Is the EEOC’s Guidance on use of background checks for employment in jeopardy?

By Michael Klazema on 3/22/2018

In 2012, the Equal Employment Opportunity Commission (“EEOC”) issued guidance regarding the use of arrest or conviction records in employment decisions (“Guidance”). The stated purpose of the Guidance was to explain the circumstances under which use of criminal history in employment decisions would violate Title VII of the Civil Rights Act of 1964. In brief, the EEOC’s position is that the use of criminal history to exclude persons from employment poses a disparate impact on minority applicants and may constitute employment discrimination. The EEOC took special issue with employers’ use of blanket bans of those with criminal history or felony convictions. You can read more on the details of the Guidance in’s Compliance Update from April 2012. After the announcement of the Guidance many employers revamped their practices around use of criminal history to ensure that their hiring guidelines excluded persons with criminal history from employment only when there was a close relationship between the job’s duties and the applicant’s criminal history.

The State of Texas, however, sought to keep its blanket exclusions on hiring felons in state agencies and sued the EEOC in 2013 (State of Texas v. EEOC, Case No. 5:13-cv-00255-C, pending in the United States District Court for the Northern District of Texas, Lubbock Division). After much legal wrangling, on February 1, 2018, a Texas federal District Court ruled that the Guidance is unenforceable because it was issued without the EEOC providing formal notice to the public and an opportunity for the public to comment. Under the ruling, the EEOC is enjoined from enforcing this Guidance against the State of Texas. However, the ruling leads the way for challenges by other states and private employers on the same grounds.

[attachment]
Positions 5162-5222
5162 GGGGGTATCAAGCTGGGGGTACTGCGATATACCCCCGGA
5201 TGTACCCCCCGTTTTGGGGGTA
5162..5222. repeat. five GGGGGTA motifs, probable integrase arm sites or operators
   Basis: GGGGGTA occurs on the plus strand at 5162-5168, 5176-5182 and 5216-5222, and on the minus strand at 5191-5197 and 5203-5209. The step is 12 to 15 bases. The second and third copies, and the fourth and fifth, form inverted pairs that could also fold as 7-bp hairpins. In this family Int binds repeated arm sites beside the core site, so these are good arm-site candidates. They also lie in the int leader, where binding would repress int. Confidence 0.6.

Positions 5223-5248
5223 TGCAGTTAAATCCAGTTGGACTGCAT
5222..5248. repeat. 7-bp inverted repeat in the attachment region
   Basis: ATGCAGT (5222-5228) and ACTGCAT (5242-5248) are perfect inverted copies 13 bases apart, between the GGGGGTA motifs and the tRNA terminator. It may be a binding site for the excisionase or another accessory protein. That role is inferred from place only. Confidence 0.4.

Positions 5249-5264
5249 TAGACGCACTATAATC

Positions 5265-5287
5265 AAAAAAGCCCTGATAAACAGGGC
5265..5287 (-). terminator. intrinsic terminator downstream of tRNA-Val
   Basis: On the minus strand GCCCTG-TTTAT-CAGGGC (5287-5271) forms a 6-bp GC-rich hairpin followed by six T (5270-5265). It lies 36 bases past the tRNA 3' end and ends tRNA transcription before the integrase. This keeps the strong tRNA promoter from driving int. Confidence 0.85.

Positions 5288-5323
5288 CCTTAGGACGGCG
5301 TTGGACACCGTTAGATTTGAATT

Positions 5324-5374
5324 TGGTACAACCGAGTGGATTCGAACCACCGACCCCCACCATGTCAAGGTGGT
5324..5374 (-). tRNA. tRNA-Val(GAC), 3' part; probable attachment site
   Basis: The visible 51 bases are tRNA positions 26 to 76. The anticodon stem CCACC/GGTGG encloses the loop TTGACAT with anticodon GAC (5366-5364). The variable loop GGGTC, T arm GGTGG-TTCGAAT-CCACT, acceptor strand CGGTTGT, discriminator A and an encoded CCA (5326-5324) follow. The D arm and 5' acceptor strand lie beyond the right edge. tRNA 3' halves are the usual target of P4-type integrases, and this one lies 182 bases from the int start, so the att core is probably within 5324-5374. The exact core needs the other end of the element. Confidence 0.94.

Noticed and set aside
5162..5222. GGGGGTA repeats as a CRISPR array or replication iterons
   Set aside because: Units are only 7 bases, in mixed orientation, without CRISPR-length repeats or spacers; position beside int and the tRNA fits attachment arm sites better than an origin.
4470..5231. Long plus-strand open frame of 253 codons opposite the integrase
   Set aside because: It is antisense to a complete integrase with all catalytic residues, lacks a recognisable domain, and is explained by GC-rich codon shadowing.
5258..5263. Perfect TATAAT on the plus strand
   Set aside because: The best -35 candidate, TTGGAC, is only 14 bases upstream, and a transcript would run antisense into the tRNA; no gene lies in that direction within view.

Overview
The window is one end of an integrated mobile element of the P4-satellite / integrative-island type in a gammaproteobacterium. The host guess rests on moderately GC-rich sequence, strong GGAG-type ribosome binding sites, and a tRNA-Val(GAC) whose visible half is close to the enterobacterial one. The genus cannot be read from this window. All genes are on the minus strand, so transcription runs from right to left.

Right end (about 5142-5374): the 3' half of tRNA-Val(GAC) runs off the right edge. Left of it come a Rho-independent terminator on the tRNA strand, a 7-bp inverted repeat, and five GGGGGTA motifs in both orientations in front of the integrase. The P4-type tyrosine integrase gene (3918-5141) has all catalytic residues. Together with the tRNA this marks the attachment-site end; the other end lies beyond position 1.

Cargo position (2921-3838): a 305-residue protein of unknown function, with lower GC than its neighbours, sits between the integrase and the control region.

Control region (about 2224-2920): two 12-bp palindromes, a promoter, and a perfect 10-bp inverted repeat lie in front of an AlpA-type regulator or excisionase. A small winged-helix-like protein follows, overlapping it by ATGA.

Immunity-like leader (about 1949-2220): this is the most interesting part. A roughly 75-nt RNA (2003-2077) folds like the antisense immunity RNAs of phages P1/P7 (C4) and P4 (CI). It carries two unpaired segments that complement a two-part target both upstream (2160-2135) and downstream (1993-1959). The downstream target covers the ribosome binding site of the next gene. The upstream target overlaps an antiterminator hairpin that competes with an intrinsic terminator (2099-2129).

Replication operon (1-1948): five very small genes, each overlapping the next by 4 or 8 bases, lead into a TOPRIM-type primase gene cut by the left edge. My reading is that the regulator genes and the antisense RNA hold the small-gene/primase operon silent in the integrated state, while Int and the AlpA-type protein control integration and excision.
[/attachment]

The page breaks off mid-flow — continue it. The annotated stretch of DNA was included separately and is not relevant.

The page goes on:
When Texas filed its lawsuit, it asked the court to (1) declare that it had unfettered discretion to deny jobs to applicants on the basis of criminal history and (2) to enjoin the EEOC from enforcing the Guidance or issuing “right-to-sue” letters on the basis of the Guidance. The court refused to declare that Texas has the unmitigated authority to apply whatever hiring criteria it chooses as it relates to criminal history. The court also refused to enjoin the EEOC from issuing right to sue letters to those persons who claimed employment discrimination on the basis of race resulting from use of criminal history. However, the court enjoined enforcement of the Guidance on the narrow ground that the Administrative Procedures Act requires a government agency to go through a formal notice and comment period before it issues new substantive rules. The EEOC did not follow this procedure; therefore, it may not enforce the Guidance.

What this means to you:

  • This ruling is very narrow and does not dramatically change the law regarding your use of background checks in hiring. You should use caution and speak to your counsel before you take any action on the basis of this ruling.
  • The court’s injunction applies only to the State of Texas as an employer. It may be expanded to other states or private employers, but it has not been yet.
  • Even if the Guidance is unenforceable, courts across the country have ruled that if an employer’s use of criminal background checks disproportionately disadvantages minorities, the employer must show that its exclusions are job-related for the position in question and consistent with business necessity. Your hiring criteria should take these precedents into account.
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